Swimming is known to be good for people with long-term pain. One study showed that people with osteoarthritis reported significant reductions in joint pain and stiffness after engaging in activities like swimming.
3. Indoor cycling
Using one of the best exercise bikes can give you a low-impact, knee-friendly workout. Shelly said, “A stationary bike workout strengthens bones and joints without putting much pressure on them. This makes it a great workout option for people with joint issues or injuries.”
Cycling outdoors has the same benefits but with an indoor bike you are able to adjust your resistance and don’t have to worry about traffic, the weather, and you can watch your favorite show while pedaling.
A study published in the Journal of Rheumatology found cycling exercise training significantly reduced joint pain, and stiffness and enhanced quality of life in middle-aged and older adults with osteoarthritis.
Running and jogging are deemed too high-impact for most knee injuries, but walking is a good low-impact cardio workout if you keep a brisk pace. Shelly said, “Wear appropriate footwear with great cushioning and support for your joints when you walk. Start out on walking on flat surfaces, building up to walking uphill and longer hikes once you’ve built up your strength.”
Walking helps to build your muscles so they can take the pressure off your joints. That means less pain for your knees. Regular walking can reduce stiffness and inflammation and it won't make most chronic knee conditions worse. Make sure you’re supporting your feet and invest in the best shoes for walking.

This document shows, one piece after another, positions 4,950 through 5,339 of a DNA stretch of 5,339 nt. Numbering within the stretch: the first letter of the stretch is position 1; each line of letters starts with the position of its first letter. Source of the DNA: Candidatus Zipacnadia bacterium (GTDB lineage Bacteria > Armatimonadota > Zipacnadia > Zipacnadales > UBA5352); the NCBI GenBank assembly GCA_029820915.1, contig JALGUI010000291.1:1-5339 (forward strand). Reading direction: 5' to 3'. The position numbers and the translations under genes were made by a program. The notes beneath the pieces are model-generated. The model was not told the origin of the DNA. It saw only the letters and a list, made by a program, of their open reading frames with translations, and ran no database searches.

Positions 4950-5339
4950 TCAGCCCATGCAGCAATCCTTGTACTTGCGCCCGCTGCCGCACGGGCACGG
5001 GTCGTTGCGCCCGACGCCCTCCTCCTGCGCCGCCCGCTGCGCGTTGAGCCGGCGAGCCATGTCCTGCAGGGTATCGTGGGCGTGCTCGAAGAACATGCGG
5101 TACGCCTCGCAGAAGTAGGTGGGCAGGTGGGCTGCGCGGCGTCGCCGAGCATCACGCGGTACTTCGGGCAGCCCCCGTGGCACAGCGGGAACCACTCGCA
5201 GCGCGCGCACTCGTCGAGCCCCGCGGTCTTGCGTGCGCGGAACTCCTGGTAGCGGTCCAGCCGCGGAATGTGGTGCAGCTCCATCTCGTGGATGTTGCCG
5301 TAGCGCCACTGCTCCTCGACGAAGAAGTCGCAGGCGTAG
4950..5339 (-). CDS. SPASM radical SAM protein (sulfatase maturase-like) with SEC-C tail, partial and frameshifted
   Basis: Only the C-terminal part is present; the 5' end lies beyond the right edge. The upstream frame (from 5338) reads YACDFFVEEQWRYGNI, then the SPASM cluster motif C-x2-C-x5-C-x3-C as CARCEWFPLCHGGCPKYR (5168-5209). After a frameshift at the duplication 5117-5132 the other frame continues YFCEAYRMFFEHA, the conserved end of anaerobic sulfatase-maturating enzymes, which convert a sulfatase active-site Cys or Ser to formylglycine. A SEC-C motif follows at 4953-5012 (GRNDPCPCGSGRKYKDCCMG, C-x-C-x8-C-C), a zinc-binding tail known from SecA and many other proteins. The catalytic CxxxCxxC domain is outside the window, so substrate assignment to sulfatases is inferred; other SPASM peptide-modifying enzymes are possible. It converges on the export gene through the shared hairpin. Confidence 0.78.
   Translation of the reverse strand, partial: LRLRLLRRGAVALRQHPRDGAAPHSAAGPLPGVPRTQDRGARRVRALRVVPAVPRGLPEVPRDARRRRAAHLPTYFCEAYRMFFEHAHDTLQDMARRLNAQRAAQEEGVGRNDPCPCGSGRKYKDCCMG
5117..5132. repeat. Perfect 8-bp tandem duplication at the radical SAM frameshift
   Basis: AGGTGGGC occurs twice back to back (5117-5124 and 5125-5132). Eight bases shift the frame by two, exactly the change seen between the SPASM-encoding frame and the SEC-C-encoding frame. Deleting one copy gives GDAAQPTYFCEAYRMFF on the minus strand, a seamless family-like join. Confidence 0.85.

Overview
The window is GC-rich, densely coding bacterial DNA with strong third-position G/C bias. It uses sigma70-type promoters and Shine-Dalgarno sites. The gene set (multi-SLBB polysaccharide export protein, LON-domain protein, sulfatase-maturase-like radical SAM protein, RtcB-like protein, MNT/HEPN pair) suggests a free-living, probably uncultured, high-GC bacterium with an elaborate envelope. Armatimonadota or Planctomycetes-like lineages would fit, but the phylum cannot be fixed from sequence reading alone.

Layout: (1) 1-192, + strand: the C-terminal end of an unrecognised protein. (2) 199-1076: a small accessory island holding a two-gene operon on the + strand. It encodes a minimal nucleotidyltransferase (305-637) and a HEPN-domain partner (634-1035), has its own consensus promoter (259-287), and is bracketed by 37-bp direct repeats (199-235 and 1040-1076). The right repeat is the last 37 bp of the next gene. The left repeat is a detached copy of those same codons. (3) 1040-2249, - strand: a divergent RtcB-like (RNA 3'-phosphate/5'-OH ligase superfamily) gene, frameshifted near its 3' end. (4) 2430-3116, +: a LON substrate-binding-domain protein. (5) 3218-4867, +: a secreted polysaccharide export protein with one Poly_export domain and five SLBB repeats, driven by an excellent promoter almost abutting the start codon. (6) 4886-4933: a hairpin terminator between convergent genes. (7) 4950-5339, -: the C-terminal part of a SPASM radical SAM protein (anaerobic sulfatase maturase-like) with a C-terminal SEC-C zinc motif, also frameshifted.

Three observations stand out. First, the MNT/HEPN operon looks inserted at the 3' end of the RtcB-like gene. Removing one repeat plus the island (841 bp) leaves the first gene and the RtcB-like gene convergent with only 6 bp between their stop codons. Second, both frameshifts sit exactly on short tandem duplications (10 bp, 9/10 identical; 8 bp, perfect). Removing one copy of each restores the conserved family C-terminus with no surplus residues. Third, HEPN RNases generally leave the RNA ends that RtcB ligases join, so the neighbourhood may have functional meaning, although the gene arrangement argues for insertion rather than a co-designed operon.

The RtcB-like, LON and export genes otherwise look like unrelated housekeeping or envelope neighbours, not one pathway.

Shelly regularly recommends Pilates to her clients. “Pilates not only improves posture, balance, and mobility, but it can also help relieve stress and tension. When you’re having knee problems, Pilates is one of the best options for enhancing joint mobility and muscle tone in your lower body.”
Muscles that are too tight and rigid may make the body more susceptible to injury and Pilates can help loosen you up. Research suggests that Pilates is also an effective method for reducing injury risk in sport.
6. Rowing machine
Shelly explains that rowing is a great exercise for some people with knee pain but working with a trainer to get the correct form is important. “Rowing strengthens the muscles surrounding the knees, but often people don’t have the correct posture or technique which can cause, rather than help injuries. A common mistake is pushing with the legs and leaning back at the same time. It’s important to keep these movements separate. First push with the legs, lean back with your core muscles tight, and then pull your arms back toward you.”
Rowing is sometimes recommended for people with early stages of osteoarthritis. A 2014 study of 24 people over eight weeks found that joint movement in knees improved by 30% with a rowing program. Head to our guide covering the best rowing machines to find an option for you.
Catherine is a freelance journalist writing across titles such as Verywell Health, Healthline, The Daily Telegraph, Refinery29, Elle, and Vogue. She specializes in content covering health, fitness, wellness, and culture.
A once reluctant runner, Catherine has competed in 30 running events in the past five years and looks forward to one day running the London Marathon.